I’ve spent quite a bit of time over the past day or two shooting the moon as it sets and rises in our twilight sky. There is quite a knack to it isn’t there. I think the first thing to remember is that it is surprisingly bright and is moving at a steady pace through the dark sky.
Firstly, here’s a shot of the moonset captured at 7:45 in the morning. It was a grab shot, handheld but with the camera rested on a fence post to help steady my telephoto lens. The sky was relatively light so I was able to retain some detail throughout the image. The moon was lit by the rising sun, hence the ruddy glow which was enhanced slightly by tweaking the saturation levels in processing (not too much though, no more than other shots).
I think the important point to note is that I underexposed the scene by a stop in order to capture detail in the still bright surface of the moon.
The most difficult moon to shoot is a full one that’s quite high in the sky at night. The contrast between the almost black background and the very bright moon is simply too much for cameras to handle.
There are a couple of solutions. For this shot I purposely photographed it as soon as it peeped over the horizon. There was still sufficient light in the sky to ensure there wasn’t too much contrast, however I had to underexpose by 1 1/2 stops by using the exposure compensation dial whilst shooting in Aperture Priority mode. Shooting with your camera on Auto will render the moon as a white ball without any detail.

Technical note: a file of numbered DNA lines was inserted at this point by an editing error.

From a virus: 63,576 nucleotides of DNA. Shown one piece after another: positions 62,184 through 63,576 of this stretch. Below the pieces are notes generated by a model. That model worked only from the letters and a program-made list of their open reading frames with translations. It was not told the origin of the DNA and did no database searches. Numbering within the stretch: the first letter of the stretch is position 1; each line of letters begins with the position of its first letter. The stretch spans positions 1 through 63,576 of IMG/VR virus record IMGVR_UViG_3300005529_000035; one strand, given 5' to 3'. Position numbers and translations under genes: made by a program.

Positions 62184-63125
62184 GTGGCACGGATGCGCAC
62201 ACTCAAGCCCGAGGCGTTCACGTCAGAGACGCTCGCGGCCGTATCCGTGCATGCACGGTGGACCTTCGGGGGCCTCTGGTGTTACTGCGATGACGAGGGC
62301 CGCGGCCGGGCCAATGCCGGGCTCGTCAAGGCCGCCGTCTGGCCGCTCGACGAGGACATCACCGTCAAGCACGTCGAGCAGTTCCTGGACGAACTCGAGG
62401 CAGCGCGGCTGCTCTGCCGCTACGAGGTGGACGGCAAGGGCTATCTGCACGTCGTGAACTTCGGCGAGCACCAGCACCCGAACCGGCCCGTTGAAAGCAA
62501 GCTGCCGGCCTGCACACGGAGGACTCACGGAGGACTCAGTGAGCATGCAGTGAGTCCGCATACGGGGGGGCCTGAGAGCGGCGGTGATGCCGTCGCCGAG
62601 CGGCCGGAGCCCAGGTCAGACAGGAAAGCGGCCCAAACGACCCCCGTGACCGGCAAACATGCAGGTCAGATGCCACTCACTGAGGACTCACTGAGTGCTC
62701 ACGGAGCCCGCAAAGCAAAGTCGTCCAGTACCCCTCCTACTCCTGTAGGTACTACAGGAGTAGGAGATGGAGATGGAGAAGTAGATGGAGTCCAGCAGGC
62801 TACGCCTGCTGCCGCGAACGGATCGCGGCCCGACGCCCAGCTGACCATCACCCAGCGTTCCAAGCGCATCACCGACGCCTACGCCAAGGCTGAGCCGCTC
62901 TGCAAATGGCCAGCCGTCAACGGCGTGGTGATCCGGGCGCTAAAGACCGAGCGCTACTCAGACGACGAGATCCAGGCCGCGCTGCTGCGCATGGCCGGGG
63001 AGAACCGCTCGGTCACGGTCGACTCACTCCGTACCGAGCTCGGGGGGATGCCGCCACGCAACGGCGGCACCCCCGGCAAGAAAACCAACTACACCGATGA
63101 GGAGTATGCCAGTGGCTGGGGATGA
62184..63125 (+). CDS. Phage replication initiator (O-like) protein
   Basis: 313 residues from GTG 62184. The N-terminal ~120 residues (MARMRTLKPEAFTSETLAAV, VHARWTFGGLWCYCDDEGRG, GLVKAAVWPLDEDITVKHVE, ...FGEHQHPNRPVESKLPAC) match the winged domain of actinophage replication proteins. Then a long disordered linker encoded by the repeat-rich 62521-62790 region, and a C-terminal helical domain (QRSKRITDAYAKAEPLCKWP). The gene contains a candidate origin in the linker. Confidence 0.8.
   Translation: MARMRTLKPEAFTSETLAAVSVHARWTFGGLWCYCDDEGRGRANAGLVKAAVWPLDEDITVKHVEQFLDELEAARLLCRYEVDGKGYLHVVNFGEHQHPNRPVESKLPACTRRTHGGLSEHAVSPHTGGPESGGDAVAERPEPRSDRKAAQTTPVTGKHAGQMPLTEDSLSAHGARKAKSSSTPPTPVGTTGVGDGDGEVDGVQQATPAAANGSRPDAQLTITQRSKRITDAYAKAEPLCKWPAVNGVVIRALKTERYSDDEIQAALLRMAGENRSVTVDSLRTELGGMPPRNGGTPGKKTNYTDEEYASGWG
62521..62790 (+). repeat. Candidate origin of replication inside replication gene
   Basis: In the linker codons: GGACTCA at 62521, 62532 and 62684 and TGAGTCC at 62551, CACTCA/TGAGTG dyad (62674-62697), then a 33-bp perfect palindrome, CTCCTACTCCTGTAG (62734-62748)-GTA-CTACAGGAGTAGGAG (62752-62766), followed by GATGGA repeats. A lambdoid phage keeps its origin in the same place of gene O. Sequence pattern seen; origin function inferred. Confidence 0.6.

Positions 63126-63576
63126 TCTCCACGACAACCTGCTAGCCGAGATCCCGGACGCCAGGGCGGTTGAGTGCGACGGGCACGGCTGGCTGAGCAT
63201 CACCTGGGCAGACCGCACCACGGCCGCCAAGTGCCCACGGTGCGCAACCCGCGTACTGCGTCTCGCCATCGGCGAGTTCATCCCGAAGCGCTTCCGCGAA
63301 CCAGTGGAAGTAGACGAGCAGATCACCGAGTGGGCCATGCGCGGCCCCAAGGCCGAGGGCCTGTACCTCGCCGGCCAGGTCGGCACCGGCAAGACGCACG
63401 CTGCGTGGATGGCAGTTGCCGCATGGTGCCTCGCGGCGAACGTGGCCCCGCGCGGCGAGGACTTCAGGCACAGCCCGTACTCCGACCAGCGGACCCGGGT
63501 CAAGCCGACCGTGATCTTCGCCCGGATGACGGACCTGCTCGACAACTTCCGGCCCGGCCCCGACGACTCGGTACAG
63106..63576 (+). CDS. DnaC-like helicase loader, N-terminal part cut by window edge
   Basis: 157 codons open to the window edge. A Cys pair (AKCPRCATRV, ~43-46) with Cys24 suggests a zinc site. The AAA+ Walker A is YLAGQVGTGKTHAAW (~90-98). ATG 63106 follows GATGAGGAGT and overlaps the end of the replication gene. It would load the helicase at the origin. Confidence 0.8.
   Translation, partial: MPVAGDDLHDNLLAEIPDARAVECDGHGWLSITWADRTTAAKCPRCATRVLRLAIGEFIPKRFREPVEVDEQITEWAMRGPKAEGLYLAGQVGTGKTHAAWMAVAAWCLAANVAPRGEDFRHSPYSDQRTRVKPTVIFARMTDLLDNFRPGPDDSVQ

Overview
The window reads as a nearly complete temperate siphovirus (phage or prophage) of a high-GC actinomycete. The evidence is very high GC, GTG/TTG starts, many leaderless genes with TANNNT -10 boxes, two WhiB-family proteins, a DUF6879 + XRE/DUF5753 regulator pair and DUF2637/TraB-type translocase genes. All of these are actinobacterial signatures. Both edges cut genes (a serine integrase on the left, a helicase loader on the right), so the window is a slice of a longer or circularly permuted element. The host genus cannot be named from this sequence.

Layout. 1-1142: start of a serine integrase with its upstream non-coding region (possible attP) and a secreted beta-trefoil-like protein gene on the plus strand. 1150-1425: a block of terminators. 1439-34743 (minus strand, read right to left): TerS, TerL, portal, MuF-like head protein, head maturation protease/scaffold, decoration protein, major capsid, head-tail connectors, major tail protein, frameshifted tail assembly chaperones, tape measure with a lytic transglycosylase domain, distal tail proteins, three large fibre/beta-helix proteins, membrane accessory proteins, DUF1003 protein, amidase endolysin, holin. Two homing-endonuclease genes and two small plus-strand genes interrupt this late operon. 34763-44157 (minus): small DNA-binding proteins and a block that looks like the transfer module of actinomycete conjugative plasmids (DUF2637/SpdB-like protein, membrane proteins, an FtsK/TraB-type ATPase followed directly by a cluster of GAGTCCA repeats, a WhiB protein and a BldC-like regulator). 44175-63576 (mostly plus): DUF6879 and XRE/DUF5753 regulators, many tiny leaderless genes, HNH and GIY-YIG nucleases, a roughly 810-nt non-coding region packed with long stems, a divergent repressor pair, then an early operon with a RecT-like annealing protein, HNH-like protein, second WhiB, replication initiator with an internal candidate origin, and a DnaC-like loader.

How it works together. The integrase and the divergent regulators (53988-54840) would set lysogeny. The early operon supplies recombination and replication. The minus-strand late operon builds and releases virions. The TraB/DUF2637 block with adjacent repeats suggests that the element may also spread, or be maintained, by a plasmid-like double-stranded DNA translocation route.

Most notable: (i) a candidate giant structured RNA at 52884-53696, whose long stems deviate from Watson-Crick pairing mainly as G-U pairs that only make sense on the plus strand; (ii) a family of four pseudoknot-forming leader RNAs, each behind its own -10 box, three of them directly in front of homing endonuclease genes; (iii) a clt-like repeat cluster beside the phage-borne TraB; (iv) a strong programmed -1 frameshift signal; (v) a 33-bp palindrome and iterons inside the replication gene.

Another way to easily create a well balanced shot is to photograph the moon when it has a very fine layer of cloud over it, as in this shot. Again this helps to balance the exposure and ensures the moon isn’t totally white. Once more, I underexposed by a stop. It can help the composition to have a foreground against which to frame the moon too.
If what you want is a simple shot of the full moon against a black sky you really need to work with your camera on manual exposure otherwise the moon will show as a white circle devoid of any detail.